• HICEEC / HIRRA applied to the Comox Valley Regional District for Community Works / Gas Tax funding for the project.  A feasibility study and system design was completed by Ian Emberton, a local electrician.  The project was then approved by the CVRD board in November 2015.

 

HICEEC AND HIRRA looked at several different commercial buildings on Hornby for the solar demonstration project and selected the Free Store roof as the best location.

  • The purpose of this solar demonstration project is to educate residents about the performance and financial cost/reward of a publicly visible solar project on Hornby.  This Project is expected to reduce the Recycling Depot’s energy bill by at least half over the 30 year demonstration timeline.

 A further goal of the Solar Project is to educate homeowners about opportunities for local energy production.

  • Under the agreement, HIRRA  owns, and insures, the solar panels and components, which are installed on the CVRD-owned building. The solar panels cover almost the entire south-facing roof, and will produce about 7200 kwh per year; known as a 7kw system.

 

  • Stan Combs produced a spreadsheet for looking at the financial efficiency of the proposed system.  He used conservative production and financial projections. This model is available and can be used for research into other public or private solar projects on the island.
  • The cost of the Project was $32,000.  This cost included the HICEEC Feasibility Study and an informational sign which will be installed up at the Recycling Depot.

 

  • Tenders were requested for the installation of the solar panels, and of the  4 companies that applied, GabEnergy, a non-profit society located on Gabriola Island was chosen.  GabEnergy has done about 100 installations on the Gulf Islands, is a non-profit company, and is passionate about sharing what they have learned as well as involving and training local people.  They use very good quality materials and their price was exceedingly competitive.

Our Solar System consisting of 35 solar panels, each with it’s own micro-inverter is “grid-tied”, which means that it feeds directly into the BC Hydro grid and does not require any batteries for storage.

  • The Warranty, which is third-party insured, is for 25 years.  The Silicon cells used were made in Germany and assembled in Canada.

 

  • As a part of the Project, Dave Neads of GabEnergy, taught a one-day Solar Workshop about how to ascertain if your home would be a good candidate for solar panel installation.  The workshop was advertised on Hornby for the reasonable cost of $25, and was attended by 10 Hornby residents.
  • Dave Neads put together a great little  booklet, “BASIC SOLAR”,  which is open-source and can easily be photocopied for anyone that is interested.

He makes the point that the Micro Inverters are “really the heart of the revolution in solar design. They transform the DC power coming from the module into AC power that is needed in the home.  ……they do it in such a way that it is fully compatible with the BC Hydro grid.   ……..they allow an array that is much more tolerant of shading”,  as each module, with it’s own micro inverter, functions independently, in the array.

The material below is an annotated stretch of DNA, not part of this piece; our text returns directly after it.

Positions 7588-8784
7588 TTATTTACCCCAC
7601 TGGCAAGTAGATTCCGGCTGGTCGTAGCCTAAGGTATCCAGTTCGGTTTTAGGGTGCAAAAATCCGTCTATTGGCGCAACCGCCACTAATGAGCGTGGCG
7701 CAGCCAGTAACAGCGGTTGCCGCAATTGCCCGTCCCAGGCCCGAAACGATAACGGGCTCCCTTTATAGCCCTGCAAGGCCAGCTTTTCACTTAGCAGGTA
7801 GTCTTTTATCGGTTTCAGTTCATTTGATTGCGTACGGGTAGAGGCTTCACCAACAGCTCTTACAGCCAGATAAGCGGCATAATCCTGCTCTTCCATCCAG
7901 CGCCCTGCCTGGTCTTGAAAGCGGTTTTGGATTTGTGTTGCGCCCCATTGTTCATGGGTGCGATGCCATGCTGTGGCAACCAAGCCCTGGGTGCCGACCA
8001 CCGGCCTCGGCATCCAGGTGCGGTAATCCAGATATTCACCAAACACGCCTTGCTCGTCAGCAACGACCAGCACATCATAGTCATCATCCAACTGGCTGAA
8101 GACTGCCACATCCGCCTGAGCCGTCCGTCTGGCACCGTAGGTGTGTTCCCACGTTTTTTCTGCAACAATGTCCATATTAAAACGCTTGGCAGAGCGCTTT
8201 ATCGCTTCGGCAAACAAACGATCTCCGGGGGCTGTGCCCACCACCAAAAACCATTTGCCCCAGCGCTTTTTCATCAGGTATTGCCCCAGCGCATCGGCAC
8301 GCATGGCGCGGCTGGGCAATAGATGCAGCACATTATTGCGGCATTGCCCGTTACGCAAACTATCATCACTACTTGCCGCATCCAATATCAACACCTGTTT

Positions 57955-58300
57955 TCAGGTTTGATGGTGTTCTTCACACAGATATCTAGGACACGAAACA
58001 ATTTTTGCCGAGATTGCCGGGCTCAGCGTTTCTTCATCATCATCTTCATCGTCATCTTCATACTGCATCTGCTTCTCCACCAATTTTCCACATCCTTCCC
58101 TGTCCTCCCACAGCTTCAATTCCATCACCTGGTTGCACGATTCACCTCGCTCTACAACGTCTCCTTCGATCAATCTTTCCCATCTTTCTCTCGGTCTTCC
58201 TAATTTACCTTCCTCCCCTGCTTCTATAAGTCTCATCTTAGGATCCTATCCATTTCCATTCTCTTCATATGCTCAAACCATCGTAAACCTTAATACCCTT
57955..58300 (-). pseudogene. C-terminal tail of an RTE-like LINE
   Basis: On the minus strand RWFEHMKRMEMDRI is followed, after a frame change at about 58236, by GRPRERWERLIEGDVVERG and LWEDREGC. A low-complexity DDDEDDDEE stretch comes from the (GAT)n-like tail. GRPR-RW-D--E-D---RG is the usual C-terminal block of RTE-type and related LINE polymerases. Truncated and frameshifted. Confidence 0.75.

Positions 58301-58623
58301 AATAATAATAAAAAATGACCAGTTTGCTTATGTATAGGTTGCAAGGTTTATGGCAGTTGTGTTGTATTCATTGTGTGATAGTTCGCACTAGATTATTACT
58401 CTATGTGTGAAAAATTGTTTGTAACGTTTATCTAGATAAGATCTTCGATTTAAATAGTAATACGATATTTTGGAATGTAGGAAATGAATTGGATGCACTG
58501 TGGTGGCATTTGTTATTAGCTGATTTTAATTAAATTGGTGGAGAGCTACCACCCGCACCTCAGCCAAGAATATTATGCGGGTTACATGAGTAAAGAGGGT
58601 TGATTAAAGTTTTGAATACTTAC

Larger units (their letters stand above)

• Dave also set up a website which you can use to follow the real-time energy production of our system.  At enlighten.enphaseenergy.com you will see there the amount of energy being created, and used, as you watch.
  • Now, I would like to invite each of you to consider “Conservation of Energy” as this can be seen as our FIRST SOURCE of renewal energy. Reducing your use of electricity can be very helpful before you purchase and set up a solar array for your home.

 

  • In 2014, BC Government and BC Hydro announced a 28 per cent electricity rate hike  to take place over five years, beginning with a nine per cent jump in  2014.  After this set of increases is completed in 2019, there will be another announcement as to whether more increases will be put in place.

Looking closely at our own use of energy has the immediate benefit of reducing your BC Hydro bill – very lucrative as the Hydro rates are continuing to rise.

I decided last November to do this for our home in Sandpiper.  We used a very good book that I found in our local library.  “THE HOME ENERGY DIET”, by Paul Scheckel, is available at our Library, and is a very user-friendly guide to how to save money by making your home Energy Smart.  It is very comprehensive and easy to use.

  • We checked for doors and windows for heat loss and replaced or installed weather stripping. 
  • We flushed our Hot Water tank and played with the setting till we had the lowest setting that could work for us. 
  • We replaced all our light bulbs with LED bulbs (soft/warm option) meaning we now use about 1/6th of the energy we were using for light!
  • We discussed where we might conveniently locate a clothes drying rack. We found a perfect spot in the landing at the top of the stairs, that we BOTH like to use.  A dryer load of laundry takes only about 3 hours to dry, FOR FREE!

It was fun, it feels good, we pay less to BC Hydro, and if we decide to install solar panels, we know we have brought our consumption down and will need fewer panels (less cost!) to meet our electricity needs.